At least 5 weeks before the FDA, both parties exchange details of their finances on the standard form, Form E. Various documents need to be attached to this form.

Parties then exchange and file at Court questionnaires requesting any further information required and schedules of issues, chronologies and a notice stating whether or not the FDA may be treated as an "FDR" (see below).

You and your spouse, your Solicitors, and sometimes Barristers, need to attend the FDA. The District Judge will decide to what extent the questionnaires should be answered and will make orders about valuations, expert evidence and the future progress of the case.

The Financial Dispute Resolution Hearing

A further preliminary Court appointment, called a ‘Financial Dispute Resolution’ hearing ("FDR"), will then usually be listed. Seven days before the FDR, details of any proposals for settlement must be filed at Court. Again, you and your spouse and your legal representatives, and sometimes Barristers, must attend the FDR. The primary purpose of this hearing is to encourage the parties to have discussions and negotiations with the aim of reaching agreement, if possible. The District Judge may indicate his or her views about certain aspects of the case and may make further orders about the progress of the case. If agreement is not reached, a Final Hearing will be listed, usually several weeks after the FDR and before a different Judge.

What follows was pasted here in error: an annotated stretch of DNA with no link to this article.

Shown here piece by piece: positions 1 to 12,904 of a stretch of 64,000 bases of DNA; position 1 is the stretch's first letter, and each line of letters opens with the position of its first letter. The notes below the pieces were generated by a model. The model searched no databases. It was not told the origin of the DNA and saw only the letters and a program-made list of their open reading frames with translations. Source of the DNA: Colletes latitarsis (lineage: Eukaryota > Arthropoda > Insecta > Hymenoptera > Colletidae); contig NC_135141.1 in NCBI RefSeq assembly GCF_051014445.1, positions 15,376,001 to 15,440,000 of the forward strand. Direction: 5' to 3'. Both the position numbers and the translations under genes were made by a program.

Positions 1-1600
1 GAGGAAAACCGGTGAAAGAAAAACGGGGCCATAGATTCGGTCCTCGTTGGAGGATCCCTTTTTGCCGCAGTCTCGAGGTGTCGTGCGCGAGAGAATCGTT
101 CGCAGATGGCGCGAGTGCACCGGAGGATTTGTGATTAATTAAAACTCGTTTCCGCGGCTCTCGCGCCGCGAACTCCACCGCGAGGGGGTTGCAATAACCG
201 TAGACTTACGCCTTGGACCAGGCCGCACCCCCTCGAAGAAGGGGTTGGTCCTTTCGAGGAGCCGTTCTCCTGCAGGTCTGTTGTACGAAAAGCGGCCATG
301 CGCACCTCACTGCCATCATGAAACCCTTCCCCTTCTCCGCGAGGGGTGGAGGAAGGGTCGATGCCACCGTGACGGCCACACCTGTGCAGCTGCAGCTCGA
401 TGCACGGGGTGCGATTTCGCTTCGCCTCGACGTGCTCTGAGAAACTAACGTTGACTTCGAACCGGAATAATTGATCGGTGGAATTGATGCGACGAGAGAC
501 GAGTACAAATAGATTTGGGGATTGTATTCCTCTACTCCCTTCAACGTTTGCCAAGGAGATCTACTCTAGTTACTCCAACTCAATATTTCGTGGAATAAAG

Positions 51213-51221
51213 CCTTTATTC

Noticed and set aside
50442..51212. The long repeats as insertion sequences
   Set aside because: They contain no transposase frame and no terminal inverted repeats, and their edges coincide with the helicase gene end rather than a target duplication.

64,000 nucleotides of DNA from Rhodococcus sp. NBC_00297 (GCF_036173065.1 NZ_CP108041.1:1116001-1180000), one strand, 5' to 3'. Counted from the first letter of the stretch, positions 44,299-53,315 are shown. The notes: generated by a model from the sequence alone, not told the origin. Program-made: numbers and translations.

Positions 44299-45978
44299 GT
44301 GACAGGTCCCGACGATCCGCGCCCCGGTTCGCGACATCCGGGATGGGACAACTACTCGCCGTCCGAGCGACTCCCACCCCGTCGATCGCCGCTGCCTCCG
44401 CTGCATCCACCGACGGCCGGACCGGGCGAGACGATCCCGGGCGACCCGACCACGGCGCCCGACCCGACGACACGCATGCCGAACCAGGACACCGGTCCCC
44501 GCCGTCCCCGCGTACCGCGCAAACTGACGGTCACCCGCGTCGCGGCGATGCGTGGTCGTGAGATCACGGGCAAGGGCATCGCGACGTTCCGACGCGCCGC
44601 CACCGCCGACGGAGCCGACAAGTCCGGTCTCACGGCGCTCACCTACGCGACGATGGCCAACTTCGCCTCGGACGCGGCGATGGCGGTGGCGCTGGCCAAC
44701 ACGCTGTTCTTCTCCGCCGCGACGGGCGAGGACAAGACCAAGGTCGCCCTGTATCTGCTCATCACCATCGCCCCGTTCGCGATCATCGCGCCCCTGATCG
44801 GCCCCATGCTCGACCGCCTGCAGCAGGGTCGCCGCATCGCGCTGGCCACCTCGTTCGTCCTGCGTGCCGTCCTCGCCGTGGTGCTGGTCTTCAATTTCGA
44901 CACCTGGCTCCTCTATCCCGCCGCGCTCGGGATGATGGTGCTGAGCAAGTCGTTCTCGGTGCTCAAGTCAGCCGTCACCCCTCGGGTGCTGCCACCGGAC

Final Hearing

You and your spouse will need to attend to give evidence, together with any other witnesses, Solicitors and often Barristers. The Applicant (the person who started the financial proceedings by filing Form A) must make an open offer of settlement 14 days before the Final Hearing. The Respondent (the other party) must make an open offer 7 days before the Final Hearing.

The Judge will make an order appropriate to the all the circumstances of your case.


It is important that you understand and appreciate the costs that would be incurred in relation to the above process. In certain circumstances fixed fees may be available, please ask us for further details.